After that, when Ong Qan's younger brother Erke Qara was about to be killed by his elder brother Ong Qan, he escaped and submitted to Inanca Qan of the Naiman. Inanca Qan dispatched his troops, but Ong Qan in his wanderings had already passed three cities and had made his way to the gur qan of the Qara Kidat, Buy Glucophage Without Prescription. From there, Glucophage cost, having rebelled against the gur qan, he passed through the cities of Uyiqut and the Tangqut. He fed himself on the way by milking five goats, muzzling their kids,  and by bleeding his camel.
While in these straits, he came to Lake Guseur . Cinggis Qa'an, on account of Ong Qan and Yisugei Qan having formerly declared themselves sworn friends sent him as envoys Taqai Ba'atur and Sukegei Je'un; then from the source of the Keluren River, Cinggis Qa'an went in person to meet him. Buy Glucophage Without Prescription, Because Ong Qan had arrived starved and exhausted, Cinggis Qa 'an raised taxes for him, brought him into the camp and took care of him.
That winter, in an orderly way they moved to new pastures and Cinggis Qa'an wintered at Quba Qaya.
Then Ong Qan's younger brothers and the chiefs said among themselves,
Our elder brother the Qan
Has a miserable nature; he goes on
Harbouring a rotten liver.

He has destroyed his brothers and has even submitted to the Qara Kidat - and he makes his people suffer, buy Glucophage from mexico. Now, what shall we do with him. To speak of his early days, when he was seven years old the Merkit carried him off; they gave him a kidskin coat with black spots to wear, and in the Bu'ura Steppe by the Selengge River he pounded grain in a Merkit's mortar. But his father Qurcaqus Buyiruq Qan raided the Merkit and there and then rescued his son, Buy Glucophage Without Prescription. And again, when he was thirteen years old, Ajai Qan of the Tatar carried him off together with his mother. When Ajai Qan made him look after his camels, he took with him a shepherd of Ajai Qan and fled back home. After that, he fled again for fear of the Naiman and went to the gur qan of the Qara Kidat on the Cui River, in the country of the Sarta'ul. Online Glucophage without a prescription, Then, in less man a year, he rebelled and left once more. Buy Glucophage Without Prescription, He skirted the country of the Ui'ut and the Tang'ut. Reduced to straits as he went on, he fed himself by milking five goats, muzzling their kids, and by bleeding his camel. He had only a blind yellowish-white horse with a black tail and mane. Being in these straits, he came to his son Temujin, who raised taxes and indeed took care of him. Now, forgetting that he kept himself alive like this thanks to his son Temujin, he goes on harbouring a rotten liver. What shall we do with him, Buy Glucophage Without Prescription.
So they said among themselves, Glucophage over the counter, and their words were reported by Altun Asuq to Ong Qan. Altun Asuq said, 'I too did take part in this scheme, but I could not do away with you, my Qan.' Then Ong Qan had his younger brothers and chiefs arrested: El Qutur, Quibari, Alin Taisi and the others who had thus conspired. From among his younger brothers, only Jaqa Gambu escaped and submitted to the Naiman.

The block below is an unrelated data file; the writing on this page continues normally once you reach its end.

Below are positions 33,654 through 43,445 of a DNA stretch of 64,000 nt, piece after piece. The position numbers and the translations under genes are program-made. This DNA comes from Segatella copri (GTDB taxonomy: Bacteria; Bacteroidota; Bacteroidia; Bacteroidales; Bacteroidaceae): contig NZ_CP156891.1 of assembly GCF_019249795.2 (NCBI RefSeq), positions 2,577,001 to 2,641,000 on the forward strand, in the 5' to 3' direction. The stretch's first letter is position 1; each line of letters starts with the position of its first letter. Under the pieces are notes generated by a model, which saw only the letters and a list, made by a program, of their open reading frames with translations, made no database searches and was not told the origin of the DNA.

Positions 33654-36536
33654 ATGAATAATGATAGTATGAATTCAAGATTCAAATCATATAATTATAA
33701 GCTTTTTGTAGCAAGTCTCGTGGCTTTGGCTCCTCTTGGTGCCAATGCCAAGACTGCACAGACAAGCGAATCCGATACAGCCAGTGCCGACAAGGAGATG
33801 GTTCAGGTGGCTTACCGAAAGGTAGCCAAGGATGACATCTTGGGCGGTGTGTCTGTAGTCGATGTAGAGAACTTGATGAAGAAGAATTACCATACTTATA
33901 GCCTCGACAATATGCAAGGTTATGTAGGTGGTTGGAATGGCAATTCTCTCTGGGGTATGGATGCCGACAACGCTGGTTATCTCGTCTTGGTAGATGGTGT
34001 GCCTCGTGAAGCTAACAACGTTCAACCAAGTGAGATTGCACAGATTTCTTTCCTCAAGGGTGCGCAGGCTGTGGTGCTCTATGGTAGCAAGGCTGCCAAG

Ong Qan had them brought in fetters into his tent and said to them, 'What did we pledge to each other when we passed by the country of the Ui'ut and the Tang'ut. Buy Glucophage Without Prescription, How could I think like you?' So saying, spitting in their faces, he had them freed from their fetters. After they had been spat on by the Qan himself, the people who were in the tent all rose and spat on them. Buy no prescription Glucophage online, After having spent that winter (1201-1202) at Qaya, in the autumn of the Year of the Dog (1202), Cinggis Qa'an engaged these Tatars in battle at Dalan Neniu [Seventy Felt Cloaks] the Ca'a'an Tatar, Aici Tatar, Duta'ut [Tatar] and Aru Tatar. Before fighting, Cinggis Qa'an jointly issued  following decree: 'If we overcome the enemy, we shall not stop for booty. When the victory is complete, that booty will surely be ours, and we will share it among ourselves if we are forced by the enemy to retreat, let us turn back to th point where we began the attack. Those men who do not turn back to the point where we began the attack shall be cut down!' So he decreed with them, Buy Glucophage Without Prescription.
They fought at Dalan Nemurges and drove off the Tatars. After they had overcome them, they forced them to rejoin their tribe on the Ulqui Silugeljit River and thoroughly plundered them, Glucophage results. There and then they destroyed these important people: the Ca'an Tatar, Aici Tatar, Duta'ut Tatar and Aruqai Tatar.
As for the words of the decree that had been jointly issued, since Altan, Qucar and Daritai - all three - had not complied with them and had stopped for booty, Cinggis Qa 'an, saying that they had not complied with these words, sent Jebe and Qubilai to take away from them the herds of horses and the goods they had acquired as booty - every­thing they had seized. Buy Glucophage Without Prescription, Having destroyed and thoroughly plundered the Tatars, Cinggis Qa'an held a great council with his kinsmen m a single tent to decide what to do with the Tatar tribesmen. Together they decided as follows:
'From olden days the Tatar people Have destroyed our fathers and forefathers;
To avenge our fathers and forefathers,
And requite the wrong, for them
We shall measure the Tatars against the linchpin
of a cart,
And kill them to the last one, Ordering Glucophage online, We shall utterly slay them. [those taller than the litchpin]
The rest we shall enslave:
Some here, some there, dividing them among